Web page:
Mobilization of mercury from forests to lakes

Project Overview
Project Abstract: 
Mercury is a notoriously hazardous pollutant that accumulates in fish, posing health risks to humans who eat fish. From a peak in the 1980s, concentrations of mercury in fish in the Great Lakes region have declined – due to pollution controls – but are again on the rise. The rise, we hypothesize, is a result of increased output of mercury from watersheds, either from a change in the retention of “new” mercury (recently-deposited) or from output of “old” mercury (from a legacy of past deposition). We will test these hypotheses by two approaches: (1) establishment of small watershed studies to monitor the output of mercury in relation to other ecosystem processes and (2) a paleolimnological investigation of sedimentary mercury flux to determine changes in watershed retention of mercury. Ultimately, the research will inform management and policy efforts of the challenges and progress in recovery of inland fisheries of the Great Lakes region from mercury contamination.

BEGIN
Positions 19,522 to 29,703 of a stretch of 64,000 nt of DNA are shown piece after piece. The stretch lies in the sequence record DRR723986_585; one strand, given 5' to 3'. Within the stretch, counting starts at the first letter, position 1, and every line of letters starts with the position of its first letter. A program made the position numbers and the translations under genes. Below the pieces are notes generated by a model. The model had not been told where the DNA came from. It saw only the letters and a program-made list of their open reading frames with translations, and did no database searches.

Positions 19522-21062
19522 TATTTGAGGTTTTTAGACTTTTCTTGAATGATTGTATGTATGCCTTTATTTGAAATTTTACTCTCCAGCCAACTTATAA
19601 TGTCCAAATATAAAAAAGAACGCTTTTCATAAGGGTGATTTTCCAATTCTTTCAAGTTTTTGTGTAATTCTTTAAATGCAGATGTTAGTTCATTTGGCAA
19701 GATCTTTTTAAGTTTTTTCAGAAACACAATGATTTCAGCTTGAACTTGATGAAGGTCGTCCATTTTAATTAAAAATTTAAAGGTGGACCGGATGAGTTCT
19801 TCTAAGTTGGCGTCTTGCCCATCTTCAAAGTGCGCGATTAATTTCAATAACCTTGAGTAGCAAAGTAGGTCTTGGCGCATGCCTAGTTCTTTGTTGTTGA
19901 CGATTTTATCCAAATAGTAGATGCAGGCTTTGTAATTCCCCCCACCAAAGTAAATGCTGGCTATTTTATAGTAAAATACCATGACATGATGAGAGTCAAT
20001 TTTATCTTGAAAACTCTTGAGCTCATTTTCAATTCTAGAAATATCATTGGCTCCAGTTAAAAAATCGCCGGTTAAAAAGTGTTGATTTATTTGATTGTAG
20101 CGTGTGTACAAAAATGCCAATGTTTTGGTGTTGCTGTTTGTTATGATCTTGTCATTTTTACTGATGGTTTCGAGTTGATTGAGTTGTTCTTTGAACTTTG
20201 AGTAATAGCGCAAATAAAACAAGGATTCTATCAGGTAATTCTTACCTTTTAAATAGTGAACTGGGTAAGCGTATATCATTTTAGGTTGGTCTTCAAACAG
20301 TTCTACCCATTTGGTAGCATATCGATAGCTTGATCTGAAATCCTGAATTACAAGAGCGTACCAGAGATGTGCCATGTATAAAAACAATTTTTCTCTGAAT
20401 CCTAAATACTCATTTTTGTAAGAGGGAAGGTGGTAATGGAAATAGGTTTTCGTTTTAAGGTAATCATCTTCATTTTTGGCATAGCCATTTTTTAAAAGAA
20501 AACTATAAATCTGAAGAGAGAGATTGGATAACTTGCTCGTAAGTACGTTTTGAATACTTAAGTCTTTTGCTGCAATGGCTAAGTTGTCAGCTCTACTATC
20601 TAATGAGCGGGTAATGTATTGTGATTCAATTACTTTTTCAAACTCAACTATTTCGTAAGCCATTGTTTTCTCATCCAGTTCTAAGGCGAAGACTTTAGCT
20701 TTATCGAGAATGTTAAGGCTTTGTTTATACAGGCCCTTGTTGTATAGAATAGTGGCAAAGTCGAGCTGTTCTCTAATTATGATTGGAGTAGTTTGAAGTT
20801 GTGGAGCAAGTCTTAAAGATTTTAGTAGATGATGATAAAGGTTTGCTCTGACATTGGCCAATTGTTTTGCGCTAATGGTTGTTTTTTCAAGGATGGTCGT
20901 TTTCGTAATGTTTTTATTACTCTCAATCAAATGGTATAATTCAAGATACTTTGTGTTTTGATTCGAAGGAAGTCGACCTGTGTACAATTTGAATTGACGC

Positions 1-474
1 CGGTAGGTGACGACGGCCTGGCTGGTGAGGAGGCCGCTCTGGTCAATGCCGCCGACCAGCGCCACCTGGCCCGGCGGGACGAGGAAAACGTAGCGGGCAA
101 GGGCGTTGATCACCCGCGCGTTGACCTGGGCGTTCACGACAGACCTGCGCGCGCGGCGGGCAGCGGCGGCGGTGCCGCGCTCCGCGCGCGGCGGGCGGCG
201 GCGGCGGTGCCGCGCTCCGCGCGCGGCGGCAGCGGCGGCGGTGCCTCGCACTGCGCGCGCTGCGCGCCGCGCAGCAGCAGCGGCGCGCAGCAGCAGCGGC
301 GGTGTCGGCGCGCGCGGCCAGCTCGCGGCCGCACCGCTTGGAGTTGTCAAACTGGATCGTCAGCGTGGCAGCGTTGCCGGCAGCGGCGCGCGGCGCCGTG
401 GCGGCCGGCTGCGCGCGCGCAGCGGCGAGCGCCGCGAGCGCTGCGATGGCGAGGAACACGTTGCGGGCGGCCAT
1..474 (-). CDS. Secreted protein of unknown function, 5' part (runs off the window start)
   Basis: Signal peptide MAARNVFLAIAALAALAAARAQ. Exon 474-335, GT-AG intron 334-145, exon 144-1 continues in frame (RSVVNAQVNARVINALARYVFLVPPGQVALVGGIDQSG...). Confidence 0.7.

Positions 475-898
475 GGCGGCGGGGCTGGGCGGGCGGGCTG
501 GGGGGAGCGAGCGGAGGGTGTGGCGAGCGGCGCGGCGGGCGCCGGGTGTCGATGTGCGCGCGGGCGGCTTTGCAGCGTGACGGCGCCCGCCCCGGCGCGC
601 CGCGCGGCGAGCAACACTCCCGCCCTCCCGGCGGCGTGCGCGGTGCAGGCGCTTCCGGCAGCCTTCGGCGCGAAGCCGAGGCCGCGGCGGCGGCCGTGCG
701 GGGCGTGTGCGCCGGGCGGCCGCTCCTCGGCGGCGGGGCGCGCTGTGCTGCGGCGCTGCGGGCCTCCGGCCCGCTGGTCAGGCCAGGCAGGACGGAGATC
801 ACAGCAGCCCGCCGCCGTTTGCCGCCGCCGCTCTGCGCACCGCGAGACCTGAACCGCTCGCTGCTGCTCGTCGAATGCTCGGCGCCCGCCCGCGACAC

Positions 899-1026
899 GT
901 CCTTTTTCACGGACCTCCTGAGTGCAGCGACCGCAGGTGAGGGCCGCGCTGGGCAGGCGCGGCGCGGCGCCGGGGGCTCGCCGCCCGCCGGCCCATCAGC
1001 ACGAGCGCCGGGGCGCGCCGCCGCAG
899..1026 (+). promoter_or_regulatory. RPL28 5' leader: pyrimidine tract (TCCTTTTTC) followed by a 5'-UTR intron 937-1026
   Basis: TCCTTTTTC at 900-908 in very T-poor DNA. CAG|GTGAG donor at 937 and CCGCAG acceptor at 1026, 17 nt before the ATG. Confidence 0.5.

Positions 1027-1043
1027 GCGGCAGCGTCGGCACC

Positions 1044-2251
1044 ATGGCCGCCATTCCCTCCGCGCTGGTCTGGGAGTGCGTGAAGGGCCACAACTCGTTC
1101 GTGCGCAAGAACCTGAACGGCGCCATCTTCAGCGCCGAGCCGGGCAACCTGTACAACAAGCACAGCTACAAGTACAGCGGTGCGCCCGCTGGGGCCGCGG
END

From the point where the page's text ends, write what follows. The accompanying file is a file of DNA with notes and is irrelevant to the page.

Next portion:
Investigator Info
Funding agency: 
USDA McIntire-Stennis
Years research project active: 
2013 to 2016